You read the poems of The Next Time We Saw Paris by Samuel Hazo, and you think that this poet has mastered the art of wisdom poetry. Or perhaps he’s just wise, and when he writes a poem, he can’t help but write wisdom poetry.
His words are simple and direct. Hazo wastes no time getting to the point. The poem quickly explains what it’s about, and then it provides the detail or example or explanation. I understand this style much better than I used to; I think it comes with age. You reach an age when you’re not going to waste time with flowery or profound introductions, filled with metaphor and allusion. Instead, you get right to the point, and then you tell the story behind it. You might not have the time to do anything else.
A favorite poem among many favorite poems in this collection is “A Love Like No Other,” which tells you right up front what the point or moral or idea is, before it provides the example or evidence supporting it. In this case, it’s a short story whose ending sacks you upside the head.
A Love Like No Other
It happens rarely, if at all.
Age means little.
All that matters
is the mystery.
to manhood our son’s love
for his godmother never lessened.
Sixty years between them
made no difference.
they could sit in the same room,
say little or nothing and be
she even let him cut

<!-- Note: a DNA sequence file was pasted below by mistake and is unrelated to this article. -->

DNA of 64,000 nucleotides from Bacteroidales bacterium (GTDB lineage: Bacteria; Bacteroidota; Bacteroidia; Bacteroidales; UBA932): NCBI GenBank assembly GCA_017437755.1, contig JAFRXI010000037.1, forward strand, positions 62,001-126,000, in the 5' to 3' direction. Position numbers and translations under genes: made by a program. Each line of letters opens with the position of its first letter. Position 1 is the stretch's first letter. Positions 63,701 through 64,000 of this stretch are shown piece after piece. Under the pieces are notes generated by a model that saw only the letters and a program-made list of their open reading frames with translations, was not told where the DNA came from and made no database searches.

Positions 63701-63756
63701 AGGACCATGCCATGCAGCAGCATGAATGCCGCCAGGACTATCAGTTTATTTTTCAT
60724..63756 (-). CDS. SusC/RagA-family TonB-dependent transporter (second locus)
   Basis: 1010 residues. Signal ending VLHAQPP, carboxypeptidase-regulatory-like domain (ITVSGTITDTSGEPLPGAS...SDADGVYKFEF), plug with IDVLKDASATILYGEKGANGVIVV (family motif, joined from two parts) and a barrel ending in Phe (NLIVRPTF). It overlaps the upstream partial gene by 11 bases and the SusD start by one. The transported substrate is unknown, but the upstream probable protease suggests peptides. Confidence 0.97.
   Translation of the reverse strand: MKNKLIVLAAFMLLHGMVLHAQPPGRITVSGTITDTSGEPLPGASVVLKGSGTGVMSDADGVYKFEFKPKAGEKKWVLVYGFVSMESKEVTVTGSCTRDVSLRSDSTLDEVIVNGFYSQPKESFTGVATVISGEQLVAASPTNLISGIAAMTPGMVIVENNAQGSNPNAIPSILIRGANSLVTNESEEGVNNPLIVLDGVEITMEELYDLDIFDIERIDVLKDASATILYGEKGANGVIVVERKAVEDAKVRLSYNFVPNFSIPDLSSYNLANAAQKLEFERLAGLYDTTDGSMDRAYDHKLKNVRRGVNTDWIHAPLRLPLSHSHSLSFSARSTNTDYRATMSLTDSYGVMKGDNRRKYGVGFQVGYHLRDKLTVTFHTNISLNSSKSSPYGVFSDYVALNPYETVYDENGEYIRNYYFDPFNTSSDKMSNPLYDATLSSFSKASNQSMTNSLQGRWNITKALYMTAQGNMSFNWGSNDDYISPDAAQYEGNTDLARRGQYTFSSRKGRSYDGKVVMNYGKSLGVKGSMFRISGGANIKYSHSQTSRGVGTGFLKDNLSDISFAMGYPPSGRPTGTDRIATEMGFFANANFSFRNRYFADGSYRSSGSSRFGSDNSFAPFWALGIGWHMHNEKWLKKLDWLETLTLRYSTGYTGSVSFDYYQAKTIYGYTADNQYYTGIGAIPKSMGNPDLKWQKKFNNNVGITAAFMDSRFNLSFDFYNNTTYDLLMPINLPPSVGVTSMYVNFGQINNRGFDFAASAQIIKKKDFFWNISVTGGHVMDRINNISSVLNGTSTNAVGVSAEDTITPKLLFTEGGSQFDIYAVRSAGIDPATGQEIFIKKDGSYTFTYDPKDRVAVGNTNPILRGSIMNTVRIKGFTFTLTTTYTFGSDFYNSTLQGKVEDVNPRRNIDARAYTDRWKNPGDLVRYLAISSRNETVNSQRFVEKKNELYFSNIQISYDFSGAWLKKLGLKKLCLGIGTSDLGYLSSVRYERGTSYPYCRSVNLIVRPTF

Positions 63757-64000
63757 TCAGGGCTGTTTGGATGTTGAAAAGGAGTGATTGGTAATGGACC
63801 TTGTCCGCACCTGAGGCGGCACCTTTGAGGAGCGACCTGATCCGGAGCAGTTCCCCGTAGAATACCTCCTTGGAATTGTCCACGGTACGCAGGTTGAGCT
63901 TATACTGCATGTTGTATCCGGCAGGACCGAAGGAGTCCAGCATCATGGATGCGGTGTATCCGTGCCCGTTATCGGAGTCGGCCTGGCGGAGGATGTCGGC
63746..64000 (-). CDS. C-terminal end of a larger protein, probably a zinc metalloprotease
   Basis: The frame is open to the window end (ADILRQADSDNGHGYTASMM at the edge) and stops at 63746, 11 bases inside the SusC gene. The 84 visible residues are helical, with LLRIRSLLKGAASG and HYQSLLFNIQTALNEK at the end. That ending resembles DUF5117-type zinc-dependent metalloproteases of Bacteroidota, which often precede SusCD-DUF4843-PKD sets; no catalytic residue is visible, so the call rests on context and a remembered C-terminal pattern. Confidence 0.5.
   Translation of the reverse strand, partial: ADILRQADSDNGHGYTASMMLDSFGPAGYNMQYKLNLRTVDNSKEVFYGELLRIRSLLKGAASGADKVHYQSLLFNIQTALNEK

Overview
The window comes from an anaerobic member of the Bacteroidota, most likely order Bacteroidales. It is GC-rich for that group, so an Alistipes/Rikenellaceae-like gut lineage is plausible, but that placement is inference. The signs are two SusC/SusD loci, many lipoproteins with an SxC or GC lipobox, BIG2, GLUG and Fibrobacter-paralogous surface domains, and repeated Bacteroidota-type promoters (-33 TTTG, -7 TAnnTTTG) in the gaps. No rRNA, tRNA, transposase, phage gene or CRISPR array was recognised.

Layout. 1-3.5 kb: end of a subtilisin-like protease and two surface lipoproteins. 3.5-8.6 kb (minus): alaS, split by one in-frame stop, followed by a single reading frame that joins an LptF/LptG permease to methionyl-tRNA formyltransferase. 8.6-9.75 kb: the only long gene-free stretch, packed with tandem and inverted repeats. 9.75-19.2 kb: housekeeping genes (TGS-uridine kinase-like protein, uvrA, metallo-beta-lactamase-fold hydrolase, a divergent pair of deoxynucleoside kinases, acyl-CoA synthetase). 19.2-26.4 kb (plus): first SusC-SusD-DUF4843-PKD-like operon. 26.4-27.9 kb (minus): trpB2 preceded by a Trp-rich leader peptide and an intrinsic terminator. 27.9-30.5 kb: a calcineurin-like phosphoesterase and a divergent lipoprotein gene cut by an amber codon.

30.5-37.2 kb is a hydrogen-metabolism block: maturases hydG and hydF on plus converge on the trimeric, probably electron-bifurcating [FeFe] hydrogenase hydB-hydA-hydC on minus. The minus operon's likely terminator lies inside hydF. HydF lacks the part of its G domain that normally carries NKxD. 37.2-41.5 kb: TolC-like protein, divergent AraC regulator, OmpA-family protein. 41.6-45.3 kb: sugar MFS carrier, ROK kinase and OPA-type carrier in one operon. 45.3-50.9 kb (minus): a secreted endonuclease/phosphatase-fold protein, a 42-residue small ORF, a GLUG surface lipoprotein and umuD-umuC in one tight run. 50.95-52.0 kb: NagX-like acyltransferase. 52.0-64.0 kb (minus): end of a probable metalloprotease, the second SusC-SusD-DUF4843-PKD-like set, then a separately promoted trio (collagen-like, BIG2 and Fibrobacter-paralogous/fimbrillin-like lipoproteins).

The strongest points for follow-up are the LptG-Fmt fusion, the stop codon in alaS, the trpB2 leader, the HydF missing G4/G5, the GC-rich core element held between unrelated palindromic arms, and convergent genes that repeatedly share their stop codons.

her hair …
A decade later
she told my wife during
their last moments together,
“A very nice young man
always comes to see me,
and he looks just like your son.”
This poem is not an exception in the collection; it’s the rule. In each poem, Hazo speaks simply, directly, clearly, and forcefully. Time’s too short and growing shorter, so let’s not waste it to meander our way to what it’s all about. Make your point, provide the background, and move on.
Every poem is a gem.
Hazo is the author of numerous works of poetry, drama, fiction, criticism, memoir, and translations. He received a B.A. degree from the University of Notre Dame, an M.A. degree from Duquesne University, and a Ph.D. degree from the University of Pittsburgh. He taught for 43 years at Duquesne, where he still serves as professor emeritus of English. Hazo is the founder and director of the International Poetry Forum in Pittsburgh, which hosted readings by more than 800 poets during its existence from 1966 to 2009. His writings have received numerous awards and honors, and he’s received 12 honorary doctorates. From 1993 to 2003, he served as the State of Pennsylvania’s first poet laureate.
In The Next Time We Saw Paris, the varied subjects are treated exactly the same. It may be love, memory, country, the sea, darkness, art, dancers, literature, family, and many others. Understanding is displayed by simple statements of wisdom, accompanied by simple statements of evidence. Hazo has provided a gift here, an enriching and profound gift.
How to Read a Poem uses images like the mouse, the hive, the switch (from the Billy Collins poem)—to guide readers into new ways of understanding poems. Anthology included.
“I require all our incoming poetry students—in the MFA I direct—to buy and read this book.”
—Jeanetta Calhoun Mish
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